Residents rallied in Northport Sunday to protest LIPA’s efforts to chop its tax bill and to demand that Gov. Cuomo do more to protect them from the potentially hard hit taxpayers could face if LIPA succeeds.
The rally occurred on the eve of the resumption of a trial in LIPA’s lawsuit against the Town of Huntington to force a reduction in the taxes it pays. The utility argues that the Northport plant’s taxes are too high, given its decreased use and reduced life span.
Opponents of LIPA say the lawsuit could drastically affect taxpayers, particularly those in the Northport-East Northport school district, which gets as much as $54 million from the $82 million LIPA payment.
Others say the utility agreed in 1997 not to challenge taxes if municipalities agreed not to raise them.
The Northport-East Northport would take the hardest hit if the LIPA wins the lawsuit, since it gets as much as $54 million from the $82 million LIPA payment. But taxpayers across the Town of Huntington could also expect tax increases.
“It shouldn’t have gotten to this point,” Northport Deputy Mayor Tom Kehoe said. “We’ve got to be able to believe our elected officials. We believed what Richard Kessel and Gov. Pataki told us,” he said. Kessel was LIPA chairman who told local officials that had made a binding promise in 1997 that “neither LIPA nor LILCO will initiate any further tax cases” on the plant properties.
Kehoe said he believes the assessment on the property LIPA is challenging is fair or even a little low, noting that the plant sits on 250 acres of waterfront property.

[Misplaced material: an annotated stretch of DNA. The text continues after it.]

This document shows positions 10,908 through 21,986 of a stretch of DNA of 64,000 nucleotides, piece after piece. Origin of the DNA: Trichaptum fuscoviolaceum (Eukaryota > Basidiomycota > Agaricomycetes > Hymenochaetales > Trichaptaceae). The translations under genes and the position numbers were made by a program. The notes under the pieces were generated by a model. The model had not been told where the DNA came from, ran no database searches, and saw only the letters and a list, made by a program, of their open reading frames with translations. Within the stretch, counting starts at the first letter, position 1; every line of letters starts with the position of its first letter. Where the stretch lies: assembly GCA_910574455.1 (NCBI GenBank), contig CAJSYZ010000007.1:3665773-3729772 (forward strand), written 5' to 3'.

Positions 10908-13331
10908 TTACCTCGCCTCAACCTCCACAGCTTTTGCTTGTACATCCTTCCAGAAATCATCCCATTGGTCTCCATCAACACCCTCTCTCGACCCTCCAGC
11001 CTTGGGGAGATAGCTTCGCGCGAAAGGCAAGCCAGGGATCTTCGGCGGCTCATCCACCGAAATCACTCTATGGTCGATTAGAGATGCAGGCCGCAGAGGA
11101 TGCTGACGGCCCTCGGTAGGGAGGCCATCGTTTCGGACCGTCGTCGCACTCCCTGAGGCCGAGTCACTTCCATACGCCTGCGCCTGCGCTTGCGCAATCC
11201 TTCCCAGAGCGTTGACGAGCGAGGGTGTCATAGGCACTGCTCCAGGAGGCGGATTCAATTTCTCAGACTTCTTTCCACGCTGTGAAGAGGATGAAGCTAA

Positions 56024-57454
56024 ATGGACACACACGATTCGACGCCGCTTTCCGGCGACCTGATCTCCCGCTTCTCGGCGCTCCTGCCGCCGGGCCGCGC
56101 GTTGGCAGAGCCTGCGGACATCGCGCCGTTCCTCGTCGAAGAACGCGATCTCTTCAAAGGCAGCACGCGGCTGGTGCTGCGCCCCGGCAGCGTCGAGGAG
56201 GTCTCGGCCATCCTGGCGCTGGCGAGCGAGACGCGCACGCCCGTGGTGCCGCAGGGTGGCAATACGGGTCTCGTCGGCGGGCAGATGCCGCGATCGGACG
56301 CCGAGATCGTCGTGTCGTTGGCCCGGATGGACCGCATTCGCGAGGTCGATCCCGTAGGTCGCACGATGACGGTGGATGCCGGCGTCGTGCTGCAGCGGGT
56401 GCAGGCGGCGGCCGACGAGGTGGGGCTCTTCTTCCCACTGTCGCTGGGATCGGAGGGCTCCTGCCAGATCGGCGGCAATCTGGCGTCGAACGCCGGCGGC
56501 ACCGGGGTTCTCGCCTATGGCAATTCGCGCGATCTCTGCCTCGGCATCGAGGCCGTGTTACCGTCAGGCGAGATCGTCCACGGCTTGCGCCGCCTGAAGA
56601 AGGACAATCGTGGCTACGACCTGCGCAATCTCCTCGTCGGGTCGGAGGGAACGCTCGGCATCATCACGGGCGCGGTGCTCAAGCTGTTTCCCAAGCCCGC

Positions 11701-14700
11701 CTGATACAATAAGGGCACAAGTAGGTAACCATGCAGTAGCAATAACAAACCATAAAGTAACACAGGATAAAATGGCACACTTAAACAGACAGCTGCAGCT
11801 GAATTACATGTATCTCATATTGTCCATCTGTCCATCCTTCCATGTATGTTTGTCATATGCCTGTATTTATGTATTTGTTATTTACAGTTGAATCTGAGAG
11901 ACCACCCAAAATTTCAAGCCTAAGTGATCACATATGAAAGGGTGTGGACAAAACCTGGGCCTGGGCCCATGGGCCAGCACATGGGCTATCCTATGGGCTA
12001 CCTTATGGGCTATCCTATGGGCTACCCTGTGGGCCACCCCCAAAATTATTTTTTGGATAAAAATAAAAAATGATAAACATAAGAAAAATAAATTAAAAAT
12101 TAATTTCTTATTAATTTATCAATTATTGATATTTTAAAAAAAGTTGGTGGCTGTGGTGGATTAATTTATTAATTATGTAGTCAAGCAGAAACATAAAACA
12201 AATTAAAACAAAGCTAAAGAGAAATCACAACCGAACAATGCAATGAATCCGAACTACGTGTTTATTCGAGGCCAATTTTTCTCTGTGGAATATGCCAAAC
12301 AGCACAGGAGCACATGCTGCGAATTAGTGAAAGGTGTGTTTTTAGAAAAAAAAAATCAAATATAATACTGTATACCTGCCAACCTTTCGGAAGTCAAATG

State Sen. Jim Gaughran, a resident of Northport, said, “The town made an agreement (with LIPA),” he said. “We will take your stacks, your pollution, and we’ll be a host community” in return for LIPA accepting the tax agreement.
“We’re going to do something about this out-of-control authority,” Gaughran said, who favors adding residents to the LIPA board.
State Assemblyman Andrew Raia said he and others had tweaked the school tax portion of the budget that passed last week to help resolve the problem, but that Cuomo had chosen to delete the plan from the final budget.
Town Councilman Gene Cook, who has advocated for taking over the site through the eminent domain process, urged people to attend the trial this week in Riverhead.
Councilman Ed Smyth emphasized that the problem goes beyond Northport. “This is a townwide problem,” he said. “This problem is now on their doorstep,” he said, referring to all hamlets and sections of the town. “The political solution has to come out of Albany.”
One of the major concerns of speakers and residents is the possibility that, should the town lose, taxpayers might face not only tax increases in future assessments but also retroactive costs going back to earlier stages of the lawsuit.
LIPA filed its challenge in 2010.
Paul Darrido, who was the lead organizer of the rally, encouraged residents to talk with neighbors and friends to understand the impact of the challenge. He said “It’s being sold to us that that plant is useless, and so are we.”